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British Airways Cabin Crew Union Warns Some Crew Fear Only Way Out of Mass Job Loss Threat is to ‘End it All’

British Airways Cabin Crew Union Warns Some Crew Fear Only Way Out of Mass Job Loss Threat is to ‘End it All’

Some members of cabin crew at British Airways are so fearful of losing everything after a threat of mass redundancies that they have openly said their “only way out is to end it”. Last week, British Airways announced plans to slash as many as 12,000 jobs across the business, including nearly 5,000 cabin crew because of the COVID-19 pandemic. Job losses may come as early as June 15 with many of those made redundant offered only the minimum required redundancy pay.

The Unite union described the plan as akin to throwing its employees onto a “scrapheap” and has accused British Airways of “smash and grab opportunism.” The union has vowed to fight the airline over the proposed job losses, arguing that they are not only immoral but possibly also illegal.

“It is of great concern and upset we have read on social media, crew thinking that the only way out is to ‘end it’ so the family can cash in on their death in service (that being the only option of keeping their home),” the union wrote in a memo to its cabin crew members on Sunday.

“We have had many heart-breaking conversations with crew who are terrified of losing their jobs and homes. Many find themselves in situations where both work for the airline and are at risk of losing everything. Others are on their own with nobody else to rely on and talk to. Some single parents terrified how they will get by,” the memo continued.

The union said it was “of great concern” to see a “deterioration of our members’ mental health” which was prompted by a “disgraceful” announcement from BA’s head of in-flight customer experience Amy James.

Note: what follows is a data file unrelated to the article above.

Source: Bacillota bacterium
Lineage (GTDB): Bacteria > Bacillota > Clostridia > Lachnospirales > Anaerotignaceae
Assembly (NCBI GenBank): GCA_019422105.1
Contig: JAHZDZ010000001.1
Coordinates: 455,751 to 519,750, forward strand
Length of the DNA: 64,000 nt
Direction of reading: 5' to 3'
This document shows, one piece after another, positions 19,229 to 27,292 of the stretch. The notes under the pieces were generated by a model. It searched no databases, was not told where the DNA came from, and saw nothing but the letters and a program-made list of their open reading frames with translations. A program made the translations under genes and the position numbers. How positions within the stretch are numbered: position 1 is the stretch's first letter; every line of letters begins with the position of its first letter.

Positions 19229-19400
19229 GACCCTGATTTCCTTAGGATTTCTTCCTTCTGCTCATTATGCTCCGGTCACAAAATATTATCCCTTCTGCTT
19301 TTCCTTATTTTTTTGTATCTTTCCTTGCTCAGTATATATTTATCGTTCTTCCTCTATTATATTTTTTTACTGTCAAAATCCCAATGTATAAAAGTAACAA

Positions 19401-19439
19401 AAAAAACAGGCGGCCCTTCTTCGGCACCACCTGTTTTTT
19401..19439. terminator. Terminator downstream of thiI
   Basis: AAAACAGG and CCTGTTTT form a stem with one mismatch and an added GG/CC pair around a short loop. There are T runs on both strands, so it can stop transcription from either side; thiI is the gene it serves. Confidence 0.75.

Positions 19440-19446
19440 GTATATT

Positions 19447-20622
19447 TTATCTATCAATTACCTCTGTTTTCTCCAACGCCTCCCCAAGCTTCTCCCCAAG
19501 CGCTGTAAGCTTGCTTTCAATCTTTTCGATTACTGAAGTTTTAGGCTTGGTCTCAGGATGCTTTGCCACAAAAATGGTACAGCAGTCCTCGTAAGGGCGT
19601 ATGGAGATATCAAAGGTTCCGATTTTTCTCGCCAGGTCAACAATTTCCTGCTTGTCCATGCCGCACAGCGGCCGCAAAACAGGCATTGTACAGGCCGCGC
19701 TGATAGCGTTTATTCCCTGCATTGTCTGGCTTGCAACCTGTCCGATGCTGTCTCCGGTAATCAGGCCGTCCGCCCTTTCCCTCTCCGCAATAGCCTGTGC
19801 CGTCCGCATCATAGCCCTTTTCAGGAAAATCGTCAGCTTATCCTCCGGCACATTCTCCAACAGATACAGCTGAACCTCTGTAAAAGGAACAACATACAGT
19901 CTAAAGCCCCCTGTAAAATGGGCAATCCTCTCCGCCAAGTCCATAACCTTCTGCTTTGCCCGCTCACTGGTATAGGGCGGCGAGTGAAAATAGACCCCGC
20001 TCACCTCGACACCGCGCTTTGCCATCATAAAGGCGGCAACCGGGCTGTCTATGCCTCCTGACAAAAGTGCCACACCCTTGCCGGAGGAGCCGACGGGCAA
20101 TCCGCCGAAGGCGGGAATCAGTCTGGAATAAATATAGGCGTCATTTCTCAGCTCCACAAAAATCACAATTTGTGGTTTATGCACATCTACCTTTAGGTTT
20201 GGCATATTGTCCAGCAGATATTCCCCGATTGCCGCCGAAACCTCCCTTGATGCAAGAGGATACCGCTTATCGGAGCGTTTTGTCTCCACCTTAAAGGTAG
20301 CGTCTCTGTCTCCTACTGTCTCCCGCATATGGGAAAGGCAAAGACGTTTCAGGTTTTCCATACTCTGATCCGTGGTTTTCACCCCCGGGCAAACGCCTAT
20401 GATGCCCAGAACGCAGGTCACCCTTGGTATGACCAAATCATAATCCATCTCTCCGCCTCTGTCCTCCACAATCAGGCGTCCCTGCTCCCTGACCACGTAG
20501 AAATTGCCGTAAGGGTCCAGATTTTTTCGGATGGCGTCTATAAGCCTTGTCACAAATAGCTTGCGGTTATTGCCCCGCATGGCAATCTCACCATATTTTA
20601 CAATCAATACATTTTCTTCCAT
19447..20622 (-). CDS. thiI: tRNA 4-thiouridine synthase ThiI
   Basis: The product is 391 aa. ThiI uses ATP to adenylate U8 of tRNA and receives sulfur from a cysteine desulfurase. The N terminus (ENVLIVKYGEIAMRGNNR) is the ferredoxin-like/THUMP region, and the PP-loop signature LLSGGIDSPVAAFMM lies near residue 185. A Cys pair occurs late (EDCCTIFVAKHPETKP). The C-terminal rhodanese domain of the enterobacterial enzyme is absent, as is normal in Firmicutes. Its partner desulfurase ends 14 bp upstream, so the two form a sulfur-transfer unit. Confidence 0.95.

James wrote to cabin crew last week, saying that crew who managed to keep their jobs would be offered new contracts on vastly reduced terms and conditions. The job offers will effectively be so-called ‘zero hour’ contracts and crew will be expected to go unpaid until air travel demand picks up.

That letter was then followed by a reminder to “stayed focussed whilst flying” and a warning that crew should not vent their frustrations on social media.

“We know, whilst Amy James and her cohorts feel safe and secure after delivering this horrendous message, their scant regard and lack of compassion to those that are suffering has been duly noted,” the union message continued.

Around 22,000 British Airways employees are currently on a government furlough scheme which offers 80 per cent of their wages paid for by the taxpayer. But BA chief executive, Alex Cruz said the airline couldn’t take advantage of this scheme forever and that job cuts were necessary to secure the future of the airline.

British Airways has so far refused to apply for further government support in the form of a bailout. The airline’s parent company has, however, secured a €1 billion loan from Spanish government to support Iberia and low-cost Spanish airline Vueling.

Lawmakers have called on Cruz to appear before a government transport committee to explain the airline’s actions but he has so far refused to attend the meeting. British Airways said it could not comment while it continued consultations with its unions.

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